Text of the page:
There are a number of treatment options for blackheads. It’s important to never squeeze or pick at a blackhead. Unfortunately, that’s the most popular way to do it, and many people find it hugely satisfying. But “popping” your blackheads damages the skin and allows bacteria to enter the pore, causing inflammation or infection. Plus, a drained blackhead will just fill right back up and turn black again. So resist the urge to squeeze, and try these treatments instead:

  • Over-the-counter treatments. Acne treatments containing salicylic acid (a type of beta hydroxy acid) and alpha hydroxy acids, including glycolic acid, may help treat and prevent blackheads. These ingredients gently exfoliate the skin, and you can find them in topical acne medications, cleansers and other skin care products.
  • Topical retinoids. Commonly known simply as retinol, topical retinoids are medications that are derived from vitamin A and help unclog blocked pores by gradually exfoliating the skin. Retinoids include tretinoin and tazarotene, which are available by prescription, and adapalene, which is available in prescription and over-the-counter strengths.
    Retinoids often cause your skin to peel, which is normal and helps reduce the appearance of blackheads, or makes them disappear altogether. However, this occurs very gradually and with consistent use. Topical retinoids also help prevent blackheads from re-emerging.
  • Comedone extraction. Comedone extraction is performed by a skin care professional and involves using a metal tool with a loop on one end that pushes down on the skin surrounding the blackhead to extract its sebaceous contents.
  • Chemical peels. Chemical peels involve using glycolic acid or salicylic acid to quickly exfoliate and promote the regeneration of smoother, healthier skin. Chemical peels are typically performed by a dermatologist or a licensed aesthetician.
  • Laser or light treatment. Laser or light procedures can help clear blackheads, especially when combined with other types of treatment. Laser treatments vary in depth, intensity and cost.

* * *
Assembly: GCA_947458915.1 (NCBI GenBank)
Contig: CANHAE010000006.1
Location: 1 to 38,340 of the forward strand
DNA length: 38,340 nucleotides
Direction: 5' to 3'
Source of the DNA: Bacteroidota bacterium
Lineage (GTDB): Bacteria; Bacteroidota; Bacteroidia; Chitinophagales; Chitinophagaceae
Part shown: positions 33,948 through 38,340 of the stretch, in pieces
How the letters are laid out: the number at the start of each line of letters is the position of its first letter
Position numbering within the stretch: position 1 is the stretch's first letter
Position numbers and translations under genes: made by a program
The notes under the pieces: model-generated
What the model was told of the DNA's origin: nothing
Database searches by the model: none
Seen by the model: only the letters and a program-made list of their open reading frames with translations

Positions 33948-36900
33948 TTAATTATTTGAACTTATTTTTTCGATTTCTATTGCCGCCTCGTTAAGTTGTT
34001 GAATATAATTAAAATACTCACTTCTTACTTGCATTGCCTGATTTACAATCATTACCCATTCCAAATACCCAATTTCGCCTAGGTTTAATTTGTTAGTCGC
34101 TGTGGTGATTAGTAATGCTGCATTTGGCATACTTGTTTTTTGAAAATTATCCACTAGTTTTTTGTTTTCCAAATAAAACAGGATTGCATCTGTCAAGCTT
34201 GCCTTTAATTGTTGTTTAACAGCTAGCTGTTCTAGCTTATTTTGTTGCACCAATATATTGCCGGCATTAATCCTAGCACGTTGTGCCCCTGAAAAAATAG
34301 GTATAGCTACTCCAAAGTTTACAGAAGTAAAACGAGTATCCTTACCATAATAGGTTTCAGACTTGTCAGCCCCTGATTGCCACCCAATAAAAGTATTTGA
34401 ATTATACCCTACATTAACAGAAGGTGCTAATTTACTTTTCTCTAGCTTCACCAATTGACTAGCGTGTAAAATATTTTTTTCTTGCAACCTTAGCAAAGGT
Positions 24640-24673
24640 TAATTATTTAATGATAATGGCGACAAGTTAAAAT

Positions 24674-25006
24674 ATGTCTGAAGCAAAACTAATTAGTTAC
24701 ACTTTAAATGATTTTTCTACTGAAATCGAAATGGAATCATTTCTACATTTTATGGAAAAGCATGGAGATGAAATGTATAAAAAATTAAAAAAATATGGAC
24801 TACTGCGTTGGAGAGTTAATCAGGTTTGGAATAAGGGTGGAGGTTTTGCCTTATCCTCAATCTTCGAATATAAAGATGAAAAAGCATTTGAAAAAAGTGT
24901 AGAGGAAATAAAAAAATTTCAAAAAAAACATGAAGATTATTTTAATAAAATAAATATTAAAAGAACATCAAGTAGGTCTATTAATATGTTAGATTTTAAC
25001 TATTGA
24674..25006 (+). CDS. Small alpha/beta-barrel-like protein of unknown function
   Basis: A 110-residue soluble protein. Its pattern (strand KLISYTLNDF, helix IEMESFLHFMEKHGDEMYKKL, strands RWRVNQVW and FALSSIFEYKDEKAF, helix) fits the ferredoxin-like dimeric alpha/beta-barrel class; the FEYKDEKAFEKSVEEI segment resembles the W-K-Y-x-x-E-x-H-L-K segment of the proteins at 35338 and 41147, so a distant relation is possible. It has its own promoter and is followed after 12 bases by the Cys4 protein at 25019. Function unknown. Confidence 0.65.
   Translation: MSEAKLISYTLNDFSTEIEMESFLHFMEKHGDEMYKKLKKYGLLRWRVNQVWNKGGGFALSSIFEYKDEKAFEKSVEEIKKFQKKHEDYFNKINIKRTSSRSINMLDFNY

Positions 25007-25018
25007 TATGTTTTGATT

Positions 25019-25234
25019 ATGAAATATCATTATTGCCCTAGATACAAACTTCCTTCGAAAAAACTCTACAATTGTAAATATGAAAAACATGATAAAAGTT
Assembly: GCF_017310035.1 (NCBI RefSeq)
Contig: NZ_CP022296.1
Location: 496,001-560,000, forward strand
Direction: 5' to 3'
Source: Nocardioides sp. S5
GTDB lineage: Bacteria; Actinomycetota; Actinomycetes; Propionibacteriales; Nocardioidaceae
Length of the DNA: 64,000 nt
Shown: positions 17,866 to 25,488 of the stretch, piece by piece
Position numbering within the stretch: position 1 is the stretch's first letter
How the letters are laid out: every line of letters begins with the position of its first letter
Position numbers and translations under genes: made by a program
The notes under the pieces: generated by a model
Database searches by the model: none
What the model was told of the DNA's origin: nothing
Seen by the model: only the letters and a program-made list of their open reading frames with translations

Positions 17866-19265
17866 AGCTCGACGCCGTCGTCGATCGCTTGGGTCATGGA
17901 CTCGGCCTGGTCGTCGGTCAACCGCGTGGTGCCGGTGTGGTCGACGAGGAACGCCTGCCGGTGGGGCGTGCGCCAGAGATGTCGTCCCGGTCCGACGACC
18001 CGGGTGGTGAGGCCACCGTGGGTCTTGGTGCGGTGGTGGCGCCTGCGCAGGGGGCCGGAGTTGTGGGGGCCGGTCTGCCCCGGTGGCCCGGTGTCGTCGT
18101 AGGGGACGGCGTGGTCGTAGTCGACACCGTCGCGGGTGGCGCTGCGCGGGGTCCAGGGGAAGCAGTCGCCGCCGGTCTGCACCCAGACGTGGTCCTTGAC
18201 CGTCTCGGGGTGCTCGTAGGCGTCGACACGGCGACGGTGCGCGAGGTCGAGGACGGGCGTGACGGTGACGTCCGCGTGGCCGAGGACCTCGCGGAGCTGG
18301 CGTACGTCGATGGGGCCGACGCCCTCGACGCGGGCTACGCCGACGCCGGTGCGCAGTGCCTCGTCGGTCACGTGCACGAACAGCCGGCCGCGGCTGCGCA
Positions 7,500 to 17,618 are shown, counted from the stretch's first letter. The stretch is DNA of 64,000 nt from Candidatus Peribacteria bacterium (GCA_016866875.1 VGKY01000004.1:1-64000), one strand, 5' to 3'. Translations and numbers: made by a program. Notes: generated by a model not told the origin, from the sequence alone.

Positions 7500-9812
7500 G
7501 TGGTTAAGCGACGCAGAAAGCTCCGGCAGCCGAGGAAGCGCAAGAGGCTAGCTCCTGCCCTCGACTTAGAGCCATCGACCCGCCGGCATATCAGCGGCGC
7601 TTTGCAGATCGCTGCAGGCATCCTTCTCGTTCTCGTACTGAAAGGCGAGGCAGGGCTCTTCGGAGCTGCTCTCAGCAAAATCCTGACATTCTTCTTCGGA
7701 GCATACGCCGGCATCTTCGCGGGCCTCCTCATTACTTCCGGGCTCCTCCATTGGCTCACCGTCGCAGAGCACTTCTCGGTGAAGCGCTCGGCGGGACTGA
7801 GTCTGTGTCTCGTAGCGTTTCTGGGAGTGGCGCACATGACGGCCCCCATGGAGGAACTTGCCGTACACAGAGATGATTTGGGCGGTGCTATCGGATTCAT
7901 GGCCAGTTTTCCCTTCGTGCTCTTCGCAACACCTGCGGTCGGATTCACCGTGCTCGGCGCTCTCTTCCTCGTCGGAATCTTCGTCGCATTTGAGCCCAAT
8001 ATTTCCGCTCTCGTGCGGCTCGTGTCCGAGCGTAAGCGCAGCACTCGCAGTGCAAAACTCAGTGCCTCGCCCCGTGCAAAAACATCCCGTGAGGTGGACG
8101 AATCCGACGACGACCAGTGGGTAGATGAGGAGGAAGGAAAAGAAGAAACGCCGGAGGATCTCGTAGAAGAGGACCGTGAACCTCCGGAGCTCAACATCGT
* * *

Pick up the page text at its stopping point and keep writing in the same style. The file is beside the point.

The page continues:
How to prevent blackheads

While there is no sure way to prevent blackheads, there are a number of ways to minimize them:

  • Choose skin care, hair care and personal care products that are oil-free and noncomedogenic, which means they don’t contribute to comedones (whiteheads and blackheads).
  • Wash your face gently twice each day with a mild, oil-free and noncomedogenic acne cleanser, and rinse with lukewarm water. Be careful not to scrub your skin or exfoliate roughly. Follow with an oil-free moisturizer.
  • Don’t touch your face throughout the day, as this may spread oils throughout the face, further clogging pores.
  • Don’t pick, squeeze or pop blemishes. Instead, let them heal naturally. Leaving pimples alone is essential in order to allow the skin to heal without scarring or new skin lesions.

Blackheads are no fun, but they’re very common, and in most cases, highly treatable. You can prevent and treat blackheads at home with over-the-counter treatments, a daily skin care routine and an overall healthy lifestyle.

If your blackheads persist, or they’re causing you physical pain or mental anguish, see your dermatologist. Together, you’ll create a treatment plan based on your skin type and the suspected cause of the blackheads. With time and perseverance, there’s a good chance you’ll beat the blackheads once and for all.

Clinically reviewed and updated April 2024.